Five Marines remain missing and two other Marines have been rescued so far nearly 24 hours after two Marine Corps aircraft crashed off Japan’s coast, officials said on Thursday.
The two rescued Marines were in an F/A-18 Hornet and the other Marines were aboard a KC-130 aerial tanker, both of which went down about 2 a.m. local time on Thursday about 200 miles from Japan, Task & Purpose has learned.
One of the rescued Marines is in fair condition and the other is being evaluated at a local hospital, a Marine Corps news release says.
“U.S. 7th Fleet is supporting ongoing search and rescue efforts with a Navy P-8A Maritime Patrol and Reconnaissance Aircraft flying out of Kadena Air Force Base, along with assistance from the Japan Maritime Self-Defense Force and the Japanese Coast Guard,” the news release says.
The two aircraft had taken off from Marine Corps Air Station Iwakuni and were flying a training mission that included refueling when the incident occurred, the news release says. Investigators are working to determine exactly what caused the crash.
This is a breaking news story and will be updated.
UPDATE: This story was updated at 9: 22 A.M. on Dec. 6 to include that five Marines remain missing.
(From left to right) Chris Osman, Chris McKinley, Kent Kroeker, and Talon Burton
At least four American veterans were among a group of eight men arrested by police in Haiti earlier this week for driving without license plates and possessing an arsenal of weaponry and tactical gear.
Police in Port-au-Prince arrested five Americans, two Serbians, and one Haitian man at a police checkpoint on Sunday, according to The Miami-Herald. The men told police they were on a "government mission" but did not specify for which government, according to The Herald.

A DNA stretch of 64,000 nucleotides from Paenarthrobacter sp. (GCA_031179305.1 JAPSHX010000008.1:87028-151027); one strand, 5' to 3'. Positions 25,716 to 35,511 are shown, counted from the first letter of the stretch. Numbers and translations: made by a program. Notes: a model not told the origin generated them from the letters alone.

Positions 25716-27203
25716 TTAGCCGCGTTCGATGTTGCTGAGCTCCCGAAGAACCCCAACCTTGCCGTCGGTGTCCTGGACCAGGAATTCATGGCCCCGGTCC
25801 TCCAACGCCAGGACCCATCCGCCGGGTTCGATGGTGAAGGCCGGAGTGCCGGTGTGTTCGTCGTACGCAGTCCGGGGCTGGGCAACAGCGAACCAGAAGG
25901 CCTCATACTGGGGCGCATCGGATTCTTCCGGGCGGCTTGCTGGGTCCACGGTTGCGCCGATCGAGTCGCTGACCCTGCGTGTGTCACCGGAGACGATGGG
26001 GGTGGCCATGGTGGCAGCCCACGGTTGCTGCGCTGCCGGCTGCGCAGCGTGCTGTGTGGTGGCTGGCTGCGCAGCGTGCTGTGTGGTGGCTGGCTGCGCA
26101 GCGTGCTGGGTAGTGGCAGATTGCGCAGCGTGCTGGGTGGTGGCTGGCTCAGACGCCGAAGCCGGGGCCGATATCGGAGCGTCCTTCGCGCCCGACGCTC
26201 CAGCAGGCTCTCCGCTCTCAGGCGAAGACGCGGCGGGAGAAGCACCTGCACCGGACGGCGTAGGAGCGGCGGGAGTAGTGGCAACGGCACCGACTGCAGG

They also told police that "their boss was going to call their boss," implying that someone high in Haiti's government would vouch for them and secure their release, Herald reporter Jacqueline Charles told NPR.
What they were actually doing or who they were potentially working for remains unclear. A State Department spokesperson told Task & Purpose they were aware that Haitian police arrested a "group of individuals, including some U.S. citizens," but declined to answer whether the men were employed by or operating under contract with the U.S. government.
A photo shared by Hoda Muthana on her now-closed @ZumarulJannaTwitter account. (Twitter/ZumarulJannah)
The State Department announced Wednesday that notorious ISIS bride Hoda Muthana, a U.S.-born woman who left Alabama to join ISIS but began begging to return to the U.S. after recently deserting the terror group, is not a U.S. citizen and will not be allowed to return home.
A top Senate Republican and fierce ally of President Donald Trump reportedly exploded at Acting Defense Secretary Patrick Shanahan recently about the U.S. military's plans to withdraw all troops from Syria by the end of April.
"That's the dumbest f******g idea I've ever heard," Sen. Lindsey Graham (R-S.C.) reportedly replied when Shanahan confirmed the Trump administration still plans to complete the Syria withdrawal by April 30.
Later, Graham told Shanahan, "I am now your adversary, not your friend."